JTL was taught in medical school that “90 percent of a patient's problems can be diagnosed simply by obtaining a thorough history.” Today, JTL was surprised by the remark made by a 38-year-old patient who, returning to him after a recent health care maintenance visit, was concerned that JTL had not obtained the “usual” screening laboratory tests (i.e., a comprehensive metabolic panel, complete blood count and lipid profile). Despite JTL's review of the many normal laboratory tests that previous physicians had obtained in this healthy patient over the years, she remained dissatisfied, commenting, “I thought 90 percent of the physical was the lab work!” Ignoring the obvious incongruity of this statement, JTL shared his concern that this patient has been “programmed” by previous physicians—and her insurance company—to expect a free battery of tests on an annual basis, even in the absence of data supporting this practice. Trying his best to explain the rationale for ordering screening laboratory tests (i.e., the patient's age, physical health, risk factors), JTL felt he was able to regain the confidence of this patient. Yet, in reflection, it would have been a lot easier simply to order the tests. JTL hopes that, in this technologic age, family physicians will still be taught that the need for diagnostic testing is dictated by the results of a thorough history and well-performed physical examination.
One of the policies of this group practice is to limit the time that physicians spend with “drug reps,” so as not to detract from time with patients. Yet, on occasion, JTL will override this policy to hear about new products and, if the truth be known, receive one of those fat pens that fit quite comfortably into his overworked left hand. Today, one such drug rep made her initial visit to our practice. It happened to be on the same day that she had listened to a talk given by WLL on a radio program devoted to family issues. The program had emphasized the unique roles of husband and wife and the many rewards that the couple will experience once the husband begins to honor and cherish his wife. Having listened to this program only days after her husband had left her (and their two children) for another woman, this drug rep expressed her desire to visit with WLL and express her thanks. As she related her story to JTL, WLL's nurse had overheard the details and conveyed them to WLL. JTL watched as WLL walked across the nurses' station and greeted the drug rep, expressing his sympathy for what she was experiencing. JTL felt honored to be associated with a physician whose actions truly fit his words, and was also thankful that his visit with this drug rep had resulted in something far more meaningful than just another fat pen.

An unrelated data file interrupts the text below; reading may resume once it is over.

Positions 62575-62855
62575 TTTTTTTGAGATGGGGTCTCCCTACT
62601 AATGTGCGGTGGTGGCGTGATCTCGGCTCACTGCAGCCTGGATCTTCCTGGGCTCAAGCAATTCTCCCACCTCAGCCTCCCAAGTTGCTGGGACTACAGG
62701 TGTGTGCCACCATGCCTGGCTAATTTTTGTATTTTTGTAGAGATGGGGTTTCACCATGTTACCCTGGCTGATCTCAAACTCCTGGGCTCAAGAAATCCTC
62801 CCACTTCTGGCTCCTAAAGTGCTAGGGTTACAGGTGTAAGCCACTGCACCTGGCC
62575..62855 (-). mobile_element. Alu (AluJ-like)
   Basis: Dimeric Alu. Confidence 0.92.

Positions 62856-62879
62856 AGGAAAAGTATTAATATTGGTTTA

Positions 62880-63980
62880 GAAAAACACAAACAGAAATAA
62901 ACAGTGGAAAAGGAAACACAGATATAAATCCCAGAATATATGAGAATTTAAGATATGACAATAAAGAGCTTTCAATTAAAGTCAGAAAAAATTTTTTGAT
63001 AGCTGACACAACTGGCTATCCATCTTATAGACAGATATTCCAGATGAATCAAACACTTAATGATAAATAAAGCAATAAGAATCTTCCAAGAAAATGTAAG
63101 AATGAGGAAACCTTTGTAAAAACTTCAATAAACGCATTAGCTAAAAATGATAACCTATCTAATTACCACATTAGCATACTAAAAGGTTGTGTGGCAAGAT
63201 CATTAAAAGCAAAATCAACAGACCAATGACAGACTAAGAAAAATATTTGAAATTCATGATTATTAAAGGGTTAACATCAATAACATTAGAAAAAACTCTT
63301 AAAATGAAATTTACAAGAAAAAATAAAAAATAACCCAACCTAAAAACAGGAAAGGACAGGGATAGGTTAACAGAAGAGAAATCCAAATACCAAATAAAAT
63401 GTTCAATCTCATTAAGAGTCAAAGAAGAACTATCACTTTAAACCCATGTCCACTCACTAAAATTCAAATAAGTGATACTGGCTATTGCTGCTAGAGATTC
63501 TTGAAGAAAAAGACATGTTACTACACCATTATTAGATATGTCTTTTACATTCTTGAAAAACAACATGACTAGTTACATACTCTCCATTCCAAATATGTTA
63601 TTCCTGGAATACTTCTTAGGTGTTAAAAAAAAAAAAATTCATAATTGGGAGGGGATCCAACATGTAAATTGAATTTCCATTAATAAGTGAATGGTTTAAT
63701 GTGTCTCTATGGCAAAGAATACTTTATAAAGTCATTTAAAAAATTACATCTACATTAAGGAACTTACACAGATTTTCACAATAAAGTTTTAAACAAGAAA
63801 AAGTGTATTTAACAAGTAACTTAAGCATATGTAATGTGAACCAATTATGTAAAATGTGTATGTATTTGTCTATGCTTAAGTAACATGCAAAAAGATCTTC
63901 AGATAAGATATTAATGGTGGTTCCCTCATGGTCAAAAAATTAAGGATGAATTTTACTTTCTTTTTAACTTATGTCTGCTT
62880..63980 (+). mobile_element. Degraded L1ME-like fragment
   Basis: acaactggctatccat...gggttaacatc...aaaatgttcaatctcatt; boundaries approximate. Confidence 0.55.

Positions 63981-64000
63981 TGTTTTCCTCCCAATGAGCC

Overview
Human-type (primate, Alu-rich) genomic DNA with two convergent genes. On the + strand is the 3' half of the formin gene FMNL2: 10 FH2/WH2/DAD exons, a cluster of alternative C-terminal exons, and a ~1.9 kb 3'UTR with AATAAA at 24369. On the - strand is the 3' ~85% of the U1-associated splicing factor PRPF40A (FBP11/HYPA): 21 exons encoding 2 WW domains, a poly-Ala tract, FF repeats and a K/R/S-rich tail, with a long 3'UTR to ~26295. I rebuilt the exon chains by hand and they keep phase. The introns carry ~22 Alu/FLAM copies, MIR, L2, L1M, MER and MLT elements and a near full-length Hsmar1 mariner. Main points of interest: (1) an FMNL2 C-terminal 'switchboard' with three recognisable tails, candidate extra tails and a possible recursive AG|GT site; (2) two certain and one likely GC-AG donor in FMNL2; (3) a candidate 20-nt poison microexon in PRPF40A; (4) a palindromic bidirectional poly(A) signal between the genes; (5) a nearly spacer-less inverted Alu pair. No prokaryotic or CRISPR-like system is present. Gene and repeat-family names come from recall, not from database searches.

With the announcement that CAG was leaving the practice, JTL finds himself having to respond frequently to the question posed by many of his patients, “Will you be staying or moving?” Reflecting upon the fact that five previous contributors to “Diary” had moved within the past three years, JTL could understand his patients' concerns. While there are certainly many factors that enter into the decision to leave a practice and move elsewhere, JTL knows of three predictors that physicians might consider a move: (1) this is their first stop out of residency training; (2) they have no family in the area; and (3) their children (if any) are not yet at an age where moving becomes “traumatic.” JTL, having moved four times since completion of his residency, having already lived near “family” in locations where other factors precluded his remaining there, and now having school-aged children for whom a move would be traumatic, can assure his patients that he would not likely move again. However, as with many of the patients in this practice, JTL will miss CAG's unique blend of youthful humor and deep spiritual insight.
This is one in a series by Walter L. Larimore, M.D., John R. Hartman, M.D., Chad A. Griffin, M.D., and John T. Littell, M.D., four family physicians in private practice in Kissimmee, Fla.
Copyright © 2000 by the American Academy of Family Physicians.